SEVEN OF THE Barbados Agricultural Society’s (BAS) commodity groups have taken  advantage of a half-day workshop to devise strategies to move their sector forward.

The event was at the Lloyd Erskine Sandiford Centre (LESC) on Saturday December 03, 2022 and saw the groups collaborating on key issues to ensure local food security.

First to the podium was the Dairy and Beef Producers Association, headed by Annette Beckett. Ms. Beckett said the benefits the Dairy Producers Association will be lobbying for include a price increase of 10% which would bring their product up to 30 cents a kilogram, with a starting date of April 2023. This is to coincide with the annual government estimates. The Association will also be ramping up the importation of cows to supplement milk production, in order to justify the increase of cost. Members also want a reduction or removal of the land tax and or a tax holiday for five years to start, so as to attract investment and purchase new technology. They also want a reduction in the cost of hay and silage.

Like their counterparts the Dairy Producers Association, the Beef Producers intend to increase production with good quality local beef. Representative Ronald Springer said one of the ways to do this is to make sure that imported semen is of good quality. He said that any reduction in the cost of hay and silage would also benefit fellow beef producers and he looked forward to working with the dairy producers on that matter.

Linda Hinkson, the representative for the Sheep & Goat Farmers Association said her organisation has already put their strategy in place starting with practical education for members, by lending support to those who needed information and or guidance in running their farms. Noting that she has been trained in the use of protein rich forages, she too is looking forward to working with the Dairy Producers in lobbying for the reduction in the cost of animal fodder. With relation to bringing added value to the farmers, her association is looking at the sale of carcasses, manure for crops and milk to use in soaps.

Increasing membership is the focus of the Barbados Fruit and Vegetable Growers Association, to do this they intend to a launch a membership card with benefits for farmers which include discounts and which could reduce the cost of inputs as well. The Association wants to communicate more effectively with members via public meetings, training, social media and setting up a database on a messaging platform such as WhatsApp. They also want to find secure markets for farmers’ products through the BAS which could secure contracts with supermarkets and other entities.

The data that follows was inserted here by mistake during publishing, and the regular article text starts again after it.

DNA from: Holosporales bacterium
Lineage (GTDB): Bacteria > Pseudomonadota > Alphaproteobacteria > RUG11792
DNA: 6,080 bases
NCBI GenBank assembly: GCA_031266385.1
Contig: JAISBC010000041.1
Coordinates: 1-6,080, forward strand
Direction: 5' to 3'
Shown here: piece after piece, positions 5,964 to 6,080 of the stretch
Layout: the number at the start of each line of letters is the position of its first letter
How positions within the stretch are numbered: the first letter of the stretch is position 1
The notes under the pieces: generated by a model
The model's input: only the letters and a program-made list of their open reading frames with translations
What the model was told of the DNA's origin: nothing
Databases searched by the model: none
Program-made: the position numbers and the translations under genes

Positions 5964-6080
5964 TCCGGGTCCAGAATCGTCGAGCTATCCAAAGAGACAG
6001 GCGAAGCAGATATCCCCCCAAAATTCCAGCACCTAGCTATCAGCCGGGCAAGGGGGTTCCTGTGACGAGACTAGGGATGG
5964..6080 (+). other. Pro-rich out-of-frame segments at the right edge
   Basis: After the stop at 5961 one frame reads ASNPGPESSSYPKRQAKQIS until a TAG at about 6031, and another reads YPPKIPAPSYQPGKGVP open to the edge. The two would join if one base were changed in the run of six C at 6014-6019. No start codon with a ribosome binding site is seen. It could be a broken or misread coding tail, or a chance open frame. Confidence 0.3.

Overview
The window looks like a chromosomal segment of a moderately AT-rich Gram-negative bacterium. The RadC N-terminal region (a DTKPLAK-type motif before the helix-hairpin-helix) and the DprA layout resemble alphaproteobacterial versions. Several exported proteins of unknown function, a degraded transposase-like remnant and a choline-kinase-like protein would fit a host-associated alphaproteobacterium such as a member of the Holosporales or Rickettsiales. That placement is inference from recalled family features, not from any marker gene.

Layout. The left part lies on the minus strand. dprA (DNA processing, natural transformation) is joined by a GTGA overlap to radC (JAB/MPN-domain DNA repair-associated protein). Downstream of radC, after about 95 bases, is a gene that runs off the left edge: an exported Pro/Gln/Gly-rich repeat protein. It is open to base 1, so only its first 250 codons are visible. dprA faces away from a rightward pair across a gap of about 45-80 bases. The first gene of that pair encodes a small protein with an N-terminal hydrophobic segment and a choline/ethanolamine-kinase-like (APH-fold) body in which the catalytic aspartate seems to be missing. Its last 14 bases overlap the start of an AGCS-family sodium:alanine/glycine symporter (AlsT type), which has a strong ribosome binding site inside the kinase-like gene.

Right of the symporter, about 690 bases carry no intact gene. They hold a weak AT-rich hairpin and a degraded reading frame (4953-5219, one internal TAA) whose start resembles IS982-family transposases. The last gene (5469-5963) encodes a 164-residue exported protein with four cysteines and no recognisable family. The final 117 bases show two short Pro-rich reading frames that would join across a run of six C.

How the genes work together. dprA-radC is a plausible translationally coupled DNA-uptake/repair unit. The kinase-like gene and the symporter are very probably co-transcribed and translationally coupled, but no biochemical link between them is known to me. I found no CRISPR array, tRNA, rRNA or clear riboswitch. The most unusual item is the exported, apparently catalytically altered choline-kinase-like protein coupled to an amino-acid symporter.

Barbados Apiculture Inc., represented by Public Relations Officer Beverley Layne said one of their main priorities is to regulate the sector by registering bee keepers. Through a public education drive they want to dispel rumors that local honey is altered, and to verify the quality of the local product they want it tested, so they will be asking government for access to a testing facility; they also want to eliminate public fear that bees are dangerous and conduct research to determine the genetics of local bees in order to increase production. They too want to increase their marketing.

The organisation intends to review financing for the sector, particularly for the smaller producers. They also want to increase the use of technology to keep down the mortality rate of birds which was as high as 40% for some farmers during the hotter months of this year. Mr. Layne said this also calls for greater education among producers. He said more value added for the sector includes cuts, strips, nuggets, liquified and powdered eggs.

Representative for the Pig Farmers Association, Johann Clover said their main priority was to improve the equipment database for trusted suppliers. He said not being able to get proper equipment hampered the farmers’ ability to meet quota and produce in a timely manner. He further suggested that education in this area is needed for members. He explained that this could be done via a series of online courses and must extend to education about the use of Artificial Intelligence or AI technologies on local farms.

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